Sunday, 6 November 2011

Not So Sour Sourdough Bread !

I recently went on a sourdough bread class with my friend Victoria. We had a super day and made some lovely things (you can see them here). However, I found that the 1/2 and 1/2 wholemeal and white sourdough loaf we made was pretty much inedible to me. It was just TOO sour. 

I love the idea of being able to grow and nurture wild yeast. I like the fact that it can live dormant in the fridge for practically months at a time without a feed and yet can still be resurrected. Why use commercial yeast after all when you can make your own ? Convenience is of course a big factor ... and dried yeast offers that. It's not so convenient though when you've run out and forgotten to replace it !

I've been messing around with some starter and sourdough over the past two or three weeks trying to find the best way to make a tasty sourdough with a MILD tang that is not overpowering. Most people who love sourdough will be shaking their heads in disbelief I'm sure ..... as many aim to make it as sour as they possibly can. I know this is not the accepted way of doing things, but I'm sure there are probably many other bakers like me who find the taste of sourdough too strong......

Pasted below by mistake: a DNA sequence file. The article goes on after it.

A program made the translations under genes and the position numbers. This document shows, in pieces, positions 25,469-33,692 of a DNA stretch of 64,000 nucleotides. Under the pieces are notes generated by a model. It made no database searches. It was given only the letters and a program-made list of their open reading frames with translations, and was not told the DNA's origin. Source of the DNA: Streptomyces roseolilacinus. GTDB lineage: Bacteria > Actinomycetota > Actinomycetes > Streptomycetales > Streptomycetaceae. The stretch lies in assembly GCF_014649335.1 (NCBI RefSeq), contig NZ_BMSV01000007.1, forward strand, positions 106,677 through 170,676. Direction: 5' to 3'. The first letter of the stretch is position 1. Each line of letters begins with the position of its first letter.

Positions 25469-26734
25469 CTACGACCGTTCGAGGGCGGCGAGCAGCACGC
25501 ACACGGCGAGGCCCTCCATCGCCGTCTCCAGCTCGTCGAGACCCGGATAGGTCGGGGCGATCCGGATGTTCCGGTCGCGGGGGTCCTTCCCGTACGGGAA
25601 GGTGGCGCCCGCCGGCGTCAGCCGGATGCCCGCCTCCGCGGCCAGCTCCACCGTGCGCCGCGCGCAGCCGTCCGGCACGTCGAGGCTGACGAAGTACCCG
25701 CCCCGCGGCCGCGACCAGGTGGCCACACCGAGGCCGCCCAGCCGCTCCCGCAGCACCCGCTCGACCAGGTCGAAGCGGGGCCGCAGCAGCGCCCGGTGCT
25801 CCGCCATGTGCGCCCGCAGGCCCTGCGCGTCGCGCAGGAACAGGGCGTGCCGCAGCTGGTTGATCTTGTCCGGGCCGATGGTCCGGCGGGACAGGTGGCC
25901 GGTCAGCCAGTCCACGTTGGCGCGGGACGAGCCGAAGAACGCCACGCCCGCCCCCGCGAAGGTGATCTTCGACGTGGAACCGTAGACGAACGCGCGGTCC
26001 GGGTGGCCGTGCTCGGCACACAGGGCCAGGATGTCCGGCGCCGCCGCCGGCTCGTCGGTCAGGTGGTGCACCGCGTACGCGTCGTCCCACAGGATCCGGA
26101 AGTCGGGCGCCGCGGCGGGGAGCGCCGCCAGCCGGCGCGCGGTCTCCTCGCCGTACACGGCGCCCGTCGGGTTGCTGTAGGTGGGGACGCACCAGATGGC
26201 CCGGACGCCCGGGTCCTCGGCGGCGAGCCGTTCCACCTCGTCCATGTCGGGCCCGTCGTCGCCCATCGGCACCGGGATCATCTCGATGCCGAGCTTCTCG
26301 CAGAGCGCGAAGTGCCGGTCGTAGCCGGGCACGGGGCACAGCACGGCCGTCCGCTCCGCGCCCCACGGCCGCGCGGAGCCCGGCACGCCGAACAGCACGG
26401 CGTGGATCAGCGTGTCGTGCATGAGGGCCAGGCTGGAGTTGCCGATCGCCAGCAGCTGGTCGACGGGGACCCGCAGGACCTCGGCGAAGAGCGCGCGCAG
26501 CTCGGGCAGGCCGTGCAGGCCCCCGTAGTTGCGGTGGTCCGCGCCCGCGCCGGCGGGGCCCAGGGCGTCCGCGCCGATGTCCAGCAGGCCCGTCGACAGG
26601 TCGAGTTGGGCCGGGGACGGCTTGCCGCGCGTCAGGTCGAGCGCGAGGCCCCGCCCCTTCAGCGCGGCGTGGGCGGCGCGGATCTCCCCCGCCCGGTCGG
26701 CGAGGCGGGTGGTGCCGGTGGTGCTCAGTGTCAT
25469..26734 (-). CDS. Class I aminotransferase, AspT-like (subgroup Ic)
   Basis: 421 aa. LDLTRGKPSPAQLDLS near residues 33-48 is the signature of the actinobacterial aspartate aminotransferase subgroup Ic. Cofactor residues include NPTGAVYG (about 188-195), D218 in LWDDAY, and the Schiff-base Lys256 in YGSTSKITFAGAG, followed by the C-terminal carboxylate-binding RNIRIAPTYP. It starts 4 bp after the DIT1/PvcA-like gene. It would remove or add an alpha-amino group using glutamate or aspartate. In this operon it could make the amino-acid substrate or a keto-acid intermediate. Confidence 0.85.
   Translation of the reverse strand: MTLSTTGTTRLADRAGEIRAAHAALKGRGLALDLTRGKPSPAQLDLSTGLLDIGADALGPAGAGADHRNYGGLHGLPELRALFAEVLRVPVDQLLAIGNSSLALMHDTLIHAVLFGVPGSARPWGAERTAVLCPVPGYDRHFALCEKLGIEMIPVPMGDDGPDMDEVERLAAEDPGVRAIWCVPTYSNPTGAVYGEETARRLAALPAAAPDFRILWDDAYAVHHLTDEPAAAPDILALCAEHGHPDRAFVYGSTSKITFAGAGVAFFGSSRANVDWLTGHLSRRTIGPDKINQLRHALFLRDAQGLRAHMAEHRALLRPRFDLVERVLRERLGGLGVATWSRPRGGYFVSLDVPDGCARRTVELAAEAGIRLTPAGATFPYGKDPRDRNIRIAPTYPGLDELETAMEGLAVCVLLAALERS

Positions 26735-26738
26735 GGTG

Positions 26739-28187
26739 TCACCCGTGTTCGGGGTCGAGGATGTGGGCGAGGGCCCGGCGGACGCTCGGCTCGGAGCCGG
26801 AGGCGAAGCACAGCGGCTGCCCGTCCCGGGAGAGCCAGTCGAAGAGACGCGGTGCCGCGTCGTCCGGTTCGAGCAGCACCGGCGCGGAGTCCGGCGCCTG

For anyone who has not eaten sourdough before, it has a crispy / crunchy crust and a chewy interior. It's very different from commercially produced breads or those made with dried yeast !

There are various websites that list info for making a starter. Basically, it's just rye flour and water mixed together. Each day, 1/2 is thrown out and replaced with fresh to feed the growing culture. By the end of 5 days or so your should have created your own wild yeast which will be bubbly and lively. Unless you are planning on baking, this can go into a tub in the fridge and sit in a dormant state.

To bake with it, you need to take a tablespoon or two of the gloop in the fridge and add twice the volume of  flour and water and mix to a paste. Cover with cling film and leave to sit on the kitchen counter for 12 hours or so until it starts to get bubbly.

Most recipes seem to then add more water and flour and leave overnight to make a sponge. More flour and water, sugar and salt are added to then make a dough. I've skipped that step.

Here is my Not So Sour White Sourdough Recipe.

2 tablespoons of starter from your vat in the fridge
5 well rounded tbsp of strong white bread flour
1 well rounded tbsp of rye flour
mix with enough luke warm water to reach a dropping consistency (much like cake batter !)

Cover with clingfilm and leave on the kitchen counter overnight.

It should be nice and bubbly by the morning. Discard about half (of put it in another bowl if you intend making more than one loaf and do the next following steps to both lots of gloop).